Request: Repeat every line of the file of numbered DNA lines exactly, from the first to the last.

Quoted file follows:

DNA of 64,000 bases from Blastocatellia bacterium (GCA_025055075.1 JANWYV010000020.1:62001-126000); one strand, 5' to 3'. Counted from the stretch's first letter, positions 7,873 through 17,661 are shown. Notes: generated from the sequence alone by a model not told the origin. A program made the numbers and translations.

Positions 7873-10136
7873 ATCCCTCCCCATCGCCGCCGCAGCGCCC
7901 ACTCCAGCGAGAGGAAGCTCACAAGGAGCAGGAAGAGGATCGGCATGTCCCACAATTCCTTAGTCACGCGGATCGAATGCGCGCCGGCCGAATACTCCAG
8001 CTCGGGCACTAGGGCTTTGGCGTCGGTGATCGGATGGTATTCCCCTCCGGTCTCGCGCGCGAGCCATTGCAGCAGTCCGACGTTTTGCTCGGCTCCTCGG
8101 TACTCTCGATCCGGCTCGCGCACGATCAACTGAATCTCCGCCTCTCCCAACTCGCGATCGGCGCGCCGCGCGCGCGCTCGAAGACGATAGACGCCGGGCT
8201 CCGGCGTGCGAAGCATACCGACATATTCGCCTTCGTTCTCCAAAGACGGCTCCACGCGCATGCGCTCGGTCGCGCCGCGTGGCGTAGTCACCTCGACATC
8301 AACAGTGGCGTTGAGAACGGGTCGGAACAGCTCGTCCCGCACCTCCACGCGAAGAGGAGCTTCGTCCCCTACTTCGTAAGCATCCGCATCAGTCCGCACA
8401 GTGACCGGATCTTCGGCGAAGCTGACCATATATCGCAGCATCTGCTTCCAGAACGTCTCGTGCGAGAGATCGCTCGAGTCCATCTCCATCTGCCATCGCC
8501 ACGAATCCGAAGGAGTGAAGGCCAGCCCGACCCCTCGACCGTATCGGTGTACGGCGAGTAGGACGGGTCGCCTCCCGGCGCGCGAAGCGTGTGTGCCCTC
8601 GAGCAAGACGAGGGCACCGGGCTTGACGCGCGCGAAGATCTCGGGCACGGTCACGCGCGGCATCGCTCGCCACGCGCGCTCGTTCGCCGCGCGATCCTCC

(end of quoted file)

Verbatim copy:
DNA of 64,000 bases from Blastocatellia bacterium (GCA_025055075.1 JANWYV010000020.1:62001-126000); one strand, 5' to 3'. Counted from the stretch's first letter, positions 7,873 through 17,661 are shown. Notes: generated from the sequence alone by a model not told the origin. A program made the numbers and translations.

Positions 7873-10136
7873 ATCCCTCCCCATCGCCGCCGCAGCGCCC
7901 ACTCCAGCGAGAGGAAGCTCACAAGGAGCAGGAAGAGGATCGGCATGTCCCACAATTCCTTAGTCACGCGGATCGAATGCGCGCCGGCCGAATACTCCAG
8001 CTCGGGCACTAGGGCTTTGGCGTCGGTGATCGGATGGTATTCCCCTCCGGTCTCGCGCGCGAGCCATTGCAGCAGTCCGACGTTTTGCTCGGCTCCTCGG
8101 TACTCTCGATCCGGCTCGCGCACGATCAACTGAATCTCCGCCTCTCCCAACTCGCGATCGGCGCGCCGCGCGCGCGCTCGAAGACGATAGACGCCGGGCT
8201 CCGGCGTGCGAAGCATACCGACATATTCGCCTTCGTTCTCCAAAGACGGCTCCACGCGCATGCGCTCGGTCGCGCCGCGTGGCGTAGTCACCTCGACATC
8301 AACAGTGGCGTTGAGAACGGGTCGGAACAGCTCGTCCCGCACCTCCACGCGAAGAGGAGCTTCGTCCCCTACTTCGTAAGCATCCGCATCAGTCCGCACA
8401 GTGACCGGATCTTCGGCGAAGCTGACCATATATCGCAGCATCTGCTTCCAGAACGTCTCGTGCGAGAGATCGCTCGAGTCCATCTCCATCTGCCATCGCC
8501 ACGAATCCGAAGGAGTGAAGGCCAGCCCGACCCCTCGACCGTATCGGTGTACGGCGAGTAGGACGGGTCGCCTCCCGGCGCGCGAAGCGTGTGTGCCCTC
8601 GAGCAAGACGAGGGCACCGGGCTTGACGCGCGCGAAGATCTCGGGCACGGTCACGCGCGGCATCGCTCGCCACGCGCGCTCGTTCGCCGCGCGATCCTCC